Lenders returning to the space are chasing core deals, while value-add deals are harder to complete. But a historically low interest rate environment, coupled with stabilizing expenses, may help facilitate value-add deal volume moving forward, Newmark Knight Frank (Nasdaq: NMRK) Vice Chairman, Health and Alternative Assets Chad Lavender told Senior Housing News.
“We’re seeing controllable expenses across the board moderate. There are so many more people in the labor pool that we’re seeing costs of labor go down for the first time in five years,” he said.
Low Treasury rates
The Federal Reserve’s moves to stimulate the economy as the coronavirus spread across the U.S. appear to have had their intended effects. The Fed lowered interest rates on 10-Year Treasury bonds to near zero in mid-March. Additionally, the bank launched a quantitative easing program where it pledged to purchase up to $750 billion in corporate debt issued by highly rated companies including real estate firms.
The “Big 3” health care real estate investment trusts — Welltower (NYSE: WELL), Ventas (NYSE: VTR) and Healthpeak Properties (NYSE: PEAK) — received funding from this program. That, in turn, contributed to investor confidence in core senior housing assets.
Newmark facilitated Kayne Anderson Real Estate’s August acquisition of 34 Welltower properties, which included seven senior housing properties in Florida. The deal originally priced in early April, when lenders were still on the sidelines. Once capital returned to the markets, however, the transaction took 45 days to close, which Lavender attributed to the creativeness of the parties involved, as well as steps taken to inject confidence into the markets.
“It took a creative seller, buyer and third parties and to do that first Covid-19 deal,” he said.
Treasury rates remain near historic lows. The 10-Year note carried an interest rate of 0.68% as of September 14. Correspondingly, LIBOR rates are also near record lows, The 30-day LIBOR rate currently stands at 15 basis points, a significant drop from 2.06% a year ago. As a result, net funds are where they were, pre-pandemic.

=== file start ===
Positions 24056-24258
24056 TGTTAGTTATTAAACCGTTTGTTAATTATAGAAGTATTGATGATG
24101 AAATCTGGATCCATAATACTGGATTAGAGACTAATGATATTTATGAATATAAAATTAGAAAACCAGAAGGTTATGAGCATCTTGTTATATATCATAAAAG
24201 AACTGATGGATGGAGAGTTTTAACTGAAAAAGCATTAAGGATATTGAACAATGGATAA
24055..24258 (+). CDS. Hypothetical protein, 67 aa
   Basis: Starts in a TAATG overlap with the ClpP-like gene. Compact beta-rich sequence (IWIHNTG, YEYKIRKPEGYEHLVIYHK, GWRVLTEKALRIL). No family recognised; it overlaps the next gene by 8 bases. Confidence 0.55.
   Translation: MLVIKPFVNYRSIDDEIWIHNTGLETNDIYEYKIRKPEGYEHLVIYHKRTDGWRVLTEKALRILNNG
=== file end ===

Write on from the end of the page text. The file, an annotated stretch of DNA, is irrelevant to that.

“The LIBOR curve has flattened. Net funds are where they were. Permanent financing is so efficient,” Lavender said.
Value-add deals struggle
The efficiency with which core deals are being financed has not yet trickled down to value-add deals, but that is poised to change as more capital flows back into the markets, and lenders and third-party consultants become more comfortable with working in a virtual environment, JLL Capital Markets (NYSE: JLL) Senior Managing Director Ted Flagg told SHN.
Operator relationships will be essential to complete value-add deals. Investors typically pencil in a set capital expenditure per unit price, required to stabilize cash cash flow on a distressed asset. Having a solid operating partner in place is critical for the buyer, especially when Covid-19 has added to other obstacles to stabilizing occupancy and operations.
“A strong operator is going to be a significant percentage of the overall purchase price,” he said.
Brokers continue to struggle to close value-add deals. Debt funds remain highly active, placing money in these deals, but banks remain hesitant to deploy capital to the senior piece of the capital stack, without a strong operating partner.
Bridge funds have filled the void, but are requiring higher equity commitments and loan to value ratios. As national banks begin to reenter the space over the next two quarters, however, it will spur competition with regional banks and bridge lenders, and benefit borrowers in the form of favorable terms, Lavender said.
“We’re seeing that open up, but it’s still tough,” he said.